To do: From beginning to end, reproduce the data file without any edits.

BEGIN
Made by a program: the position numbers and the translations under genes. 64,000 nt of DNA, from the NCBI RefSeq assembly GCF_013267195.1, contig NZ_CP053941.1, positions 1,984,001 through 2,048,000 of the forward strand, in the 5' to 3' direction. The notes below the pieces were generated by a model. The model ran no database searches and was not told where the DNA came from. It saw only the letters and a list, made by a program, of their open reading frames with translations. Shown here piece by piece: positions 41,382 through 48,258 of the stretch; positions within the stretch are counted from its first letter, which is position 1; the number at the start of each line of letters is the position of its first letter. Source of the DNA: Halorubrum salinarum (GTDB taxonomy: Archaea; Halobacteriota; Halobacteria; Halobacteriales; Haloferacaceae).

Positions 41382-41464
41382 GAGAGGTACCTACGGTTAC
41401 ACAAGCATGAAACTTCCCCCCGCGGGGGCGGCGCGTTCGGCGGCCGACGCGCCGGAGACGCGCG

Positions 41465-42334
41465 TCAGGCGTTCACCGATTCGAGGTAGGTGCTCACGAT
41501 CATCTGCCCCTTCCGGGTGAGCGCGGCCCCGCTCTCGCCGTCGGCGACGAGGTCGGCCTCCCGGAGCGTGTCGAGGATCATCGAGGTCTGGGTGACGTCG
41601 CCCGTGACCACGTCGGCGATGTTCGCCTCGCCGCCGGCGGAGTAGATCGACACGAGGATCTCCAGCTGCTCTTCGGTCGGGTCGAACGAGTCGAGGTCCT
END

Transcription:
Made by a program: the position numbers and the translations under genes. 64,000 nt of DNA, from the NCBI RefSeq assembly GCF_013267195.1, contig NZ_CP053941.1, positions 1,984,001 through 2,048,000 of the forward strand, in the 5' to 3' direction. The notes below the pieces were generated by a model. The model ran no database searches and was not told where the DNA came from. It saw only the letters and a list, made by a program, of their open reading frames with translations. Shown here piece by piece: positions 41,382 through 48,258 of the stretch; positions within the stretch are counted from its first letter, which is position 1; the number at the start of each line of letters is the position of its first letter. Source of the DNA: Halorubrum salinarum (GTDB taxonomy: Archaea; Halobacteriota; Halobacteria; Halobacteriales; Haloferacaceae).

Positions 41382-41464
41382 GAGAGGTACCTACGGTTAC
41401 ACAAGCATGAAACTTCCCCCCGCGGGGGCGGCGCGTTCGGCGGCCGACGCGCCGGAGACGCGCG

Positions 41465-42334
41465 TCAGGCGTTCACCGATTCGAGGTAGGTGCTCACGAT
41501 CATCTGCCCCTTCCGGGTGAGCGCGGCCCCGCTCTCGCCGTCGGCGACGAGGTCGGCCTCCCGGAGCGTGTCGAGGATCATCGAGGTCTGGGTGACGTCG
41601 CCCGTGACCACGTCGGCGATGTTCGCCTCGCCGCCGGCGGAGTAGATCGACACGAGGATCTCCAGCTGCTCTTCGGTCGGGTCGAACGAGTCGAGGTCCT